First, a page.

In seeming contradiction to their advanced brain maturation at birth is the NMRs maintenance of neural regenerative potential and extended cortical development. Other rodents significantly decrease neural stem cell proliferation within 2 weeks after birth (Rice and Barone, 2000; Babikian et al., 2010; Ben Abdallah et al., 2010), but NMRs contain statistically similar numbers of Sox2 cells in both neurogenic regions at all ages examined (Figure 3). A recent study reported that NMRs have lower levels of neurogenesis than adult mice (Penz et al., 2015). However, if adult neurogenic potential is compared to newborn levels within each respective species, the age-associated decline is far greater in mice than NMRs, with the latter species maintaining neonatal levels for at least 3-years of age. Indeed, the neural progenitor cell number we found is in keeping with observations of DG neurogenesis in adult wild-caught NMRs (Amrein et al., 2014). We propose that prolonged neurogenic capacity and delayed adult-like maturation co-evolved with the NMRs unique eusocial lifestyle as has been reported in the eusocial desert ant, Cataglyphis albicans (Seid and Wehner, 2009). These shared traits among eusocial invertebrates and the NMR would enable greater neuronal plasticity and may provide a neural basis for changes in social hierarchy and behavior with age.
Cell intrinsic (age, gene expression, etc.,) and extrinsic (trophic factors, extracellular matrix, etc.,) factors govern brain development, and dopamine exhibits both properties (Noisin and Thomas, 1988; Andersson et al., 2006). Dopaminergic markers (e.g., dopamine content and uptake, TH levels and activity) progressively increase during development; newborn rats are born with 10% of adult levels and monotonically increase to reach adult levels at 4–5 weeks (Coyle and Campochiaro, 1976; Broaddus and Bennett, 1990a) and 2–3 weeks of age in mice (Satoh and Suzuki, 1990; Ichinose et al., 2013). In humans and non-human primates developmental changes in the dopaminergic system closely track with the functional maturation of specific brain regions. For example in rhesus macaques, maximum levels of dopamine (Goldman-Rakic and Brown, 1982) and TH (Rosenberg and Lewis, 1995) are reached in the prefrontal cortex at 2–3 years of age, puberty onset (Plant, 1988), before declining to reach stable adult levels. In the entorhinal cortex, while dopamine does not greatly differ in layers I and VI, it peaks in layer III between 5 and 7 months of age (Erickson et al., 1998). In human striatum, dopaminergic markers increase during the first 9 years of postnatal life, peak, then decrease to stable adult levels (Haycock et al., 2003). In NMRs, TH expression reached that of adults by 6 months and dopamine expression progressively increases from birth to 2 years of age then decreases at 3 years. Also similar to humans, the increase in dopamine trails that of TH and does not peak until 2 years of age (Figure 6). Maturation of the dopaminergic system could correlate with lifespan and/or complex social structures as both are shared between humans and NMRs, but not mice or other rodents.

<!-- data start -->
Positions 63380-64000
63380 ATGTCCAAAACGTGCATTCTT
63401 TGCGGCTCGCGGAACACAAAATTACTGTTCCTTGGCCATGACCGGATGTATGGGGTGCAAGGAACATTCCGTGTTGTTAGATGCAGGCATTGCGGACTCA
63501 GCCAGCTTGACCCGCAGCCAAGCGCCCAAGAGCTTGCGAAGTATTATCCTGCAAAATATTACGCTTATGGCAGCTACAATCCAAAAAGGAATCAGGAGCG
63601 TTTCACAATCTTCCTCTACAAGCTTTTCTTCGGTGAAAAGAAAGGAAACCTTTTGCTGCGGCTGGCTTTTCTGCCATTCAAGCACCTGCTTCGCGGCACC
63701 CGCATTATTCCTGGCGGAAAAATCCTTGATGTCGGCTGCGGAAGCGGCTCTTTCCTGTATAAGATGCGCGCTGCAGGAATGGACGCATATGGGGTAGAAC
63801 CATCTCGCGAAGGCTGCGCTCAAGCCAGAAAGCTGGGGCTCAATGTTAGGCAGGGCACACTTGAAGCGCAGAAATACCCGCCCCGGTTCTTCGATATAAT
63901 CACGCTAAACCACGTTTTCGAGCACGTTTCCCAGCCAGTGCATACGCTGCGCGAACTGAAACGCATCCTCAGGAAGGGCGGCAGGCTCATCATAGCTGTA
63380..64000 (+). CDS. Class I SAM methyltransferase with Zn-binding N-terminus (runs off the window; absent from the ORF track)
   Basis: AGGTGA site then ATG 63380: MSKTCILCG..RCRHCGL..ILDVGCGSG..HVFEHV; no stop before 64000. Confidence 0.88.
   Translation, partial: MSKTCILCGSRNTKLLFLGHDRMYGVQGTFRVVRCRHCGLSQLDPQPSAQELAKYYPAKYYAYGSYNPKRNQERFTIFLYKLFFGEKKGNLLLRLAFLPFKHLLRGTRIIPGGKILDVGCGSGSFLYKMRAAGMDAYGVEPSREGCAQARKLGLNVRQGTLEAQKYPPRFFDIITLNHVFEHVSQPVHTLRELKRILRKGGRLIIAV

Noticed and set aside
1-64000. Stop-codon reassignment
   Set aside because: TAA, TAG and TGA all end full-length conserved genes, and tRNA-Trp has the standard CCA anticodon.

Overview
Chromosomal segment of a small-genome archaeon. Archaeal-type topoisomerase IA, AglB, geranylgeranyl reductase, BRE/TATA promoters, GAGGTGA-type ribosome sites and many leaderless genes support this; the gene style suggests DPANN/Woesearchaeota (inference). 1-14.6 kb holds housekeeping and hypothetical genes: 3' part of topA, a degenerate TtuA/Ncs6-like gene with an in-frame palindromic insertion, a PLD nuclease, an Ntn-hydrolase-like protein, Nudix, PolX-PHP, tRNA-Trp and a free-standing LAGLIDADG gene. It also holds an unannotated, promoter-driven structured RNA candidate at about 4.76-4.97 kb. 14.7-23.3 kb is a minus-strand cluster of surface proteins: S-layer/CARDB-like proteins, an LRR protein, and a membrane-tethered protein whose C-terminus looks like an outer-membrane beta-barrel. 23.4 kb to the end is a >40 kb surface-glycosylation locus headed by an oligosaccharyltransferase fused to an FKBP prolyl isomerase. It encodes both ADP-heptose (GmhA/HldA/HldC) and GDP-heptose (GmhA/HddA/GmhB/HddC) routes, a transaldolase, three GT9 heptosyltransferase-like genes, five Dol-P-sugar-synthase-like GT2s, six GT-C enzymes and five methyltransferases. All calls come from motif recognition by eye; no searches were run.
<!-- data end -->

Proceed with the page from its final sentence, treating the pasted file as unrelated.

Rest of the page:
The microtubule associated protein tau is well recognized for its developmental regulation in multiple species from rodents to humans (Goedert et al., 1989b; Himmler, 1989; Kosik et al., 1989; Goedert and Jakes, 1990). For example, mice exclusively express three-repeat (3R) tau until postnatal day 8 where a rapid decline in its expression occurs (Kosik et al., 1989). Adult mice and rats do not express 3R tau except in elite subpopulations of dividing cells (Bullmann et al., 2007). During the first 6 months of life, NMR 3R tau expression significantly decreases; specifically lower molecular weight isoforms are replaced with higher molecular weight tau proteins. Nevertheless, NMRs maintain 3R tau expression through at least the first 3 years of age, which, mistakenly, could be considered “neotenous” if compared only between these rodents. However, adult human brains also express a 1:1 ratio of 3R and four-repeat (4R) tau (Goedert et al., 1989b; Kosik et al., 1989; Goedert and Jakes, 1990). Persistent expression of high molecular weight 3R tau indicates that NMR neuronal cytostructure tracks more closely with humans than mice or rats. This may be a feature of long-lived species or complex social behaviors. Since 3R tau binds microtubules with lower affinity than 4R tau, persistent expression even in adult NMRs may be important for neural plasticity which accompanies changes in social hierarchy and reproductive status associated with attaining dominance and becoming the breeding female (Holmes et al., 2011).